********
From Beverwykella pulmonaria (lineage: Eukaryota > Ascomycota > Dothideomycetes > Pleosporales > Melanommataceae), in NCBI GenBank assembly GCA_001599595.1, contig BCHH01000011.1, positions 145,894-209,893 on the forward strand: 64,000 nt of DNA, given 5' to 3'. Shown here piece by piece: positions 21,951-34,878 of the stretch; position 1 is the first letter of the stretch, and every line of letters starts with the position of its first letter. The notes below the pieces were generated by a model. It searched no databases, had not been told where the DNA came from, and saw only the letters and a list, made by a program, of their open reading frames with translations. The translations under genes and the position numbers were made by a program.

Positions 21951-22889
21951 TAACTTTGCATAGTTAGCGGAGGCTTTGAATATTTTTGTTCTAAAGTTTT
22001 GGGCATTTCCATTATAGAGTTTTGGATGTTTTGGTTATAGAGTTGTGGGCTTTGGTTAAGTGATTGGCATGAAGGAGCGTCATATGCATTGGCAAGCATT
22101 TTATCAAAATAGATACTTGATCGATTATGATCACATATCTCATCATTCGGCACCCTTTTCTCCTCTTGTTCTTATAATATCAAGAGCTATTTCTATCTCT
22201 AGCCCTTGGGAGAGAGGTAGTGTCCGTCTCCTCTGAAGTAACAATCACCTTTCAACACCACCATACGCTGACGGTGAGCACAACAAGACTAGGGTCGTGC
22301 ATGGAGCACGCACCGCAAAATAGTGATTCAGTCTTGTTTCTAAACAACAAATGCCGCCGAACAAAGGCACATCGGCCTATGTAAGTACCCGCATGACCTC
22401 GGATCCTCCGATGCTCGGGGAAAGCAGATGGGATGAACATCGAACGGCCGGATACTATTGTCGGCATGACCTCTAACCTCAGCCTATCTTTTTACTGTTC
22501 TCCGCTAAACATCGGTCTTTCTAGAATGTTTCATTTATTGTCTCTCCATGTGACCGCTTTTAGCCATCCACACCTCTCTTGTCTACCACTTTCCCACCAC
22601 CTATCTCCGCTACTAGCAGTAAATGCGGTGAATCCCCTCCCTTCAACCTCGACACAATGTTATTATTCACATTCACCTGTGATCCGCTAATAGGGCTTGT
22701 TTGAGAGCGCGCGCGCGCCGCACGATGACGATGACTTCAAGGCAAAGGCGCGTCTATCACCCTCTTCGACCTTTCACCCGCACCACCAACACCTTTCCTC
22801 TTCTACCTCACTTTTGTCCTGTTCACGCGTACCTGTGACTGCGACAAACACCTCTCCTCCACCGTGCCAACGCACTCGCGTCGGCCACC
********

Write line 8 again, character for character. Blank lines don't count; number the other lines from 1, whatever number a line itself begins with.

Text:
22401 GGATCCTCCGATGCTCGGGGAAAGCAGATGGGATGAACATCGAACGGCCGGATACTATTGTCGGCATGACCTCTAACCTCAGCCTATCTTTTTACTGTTC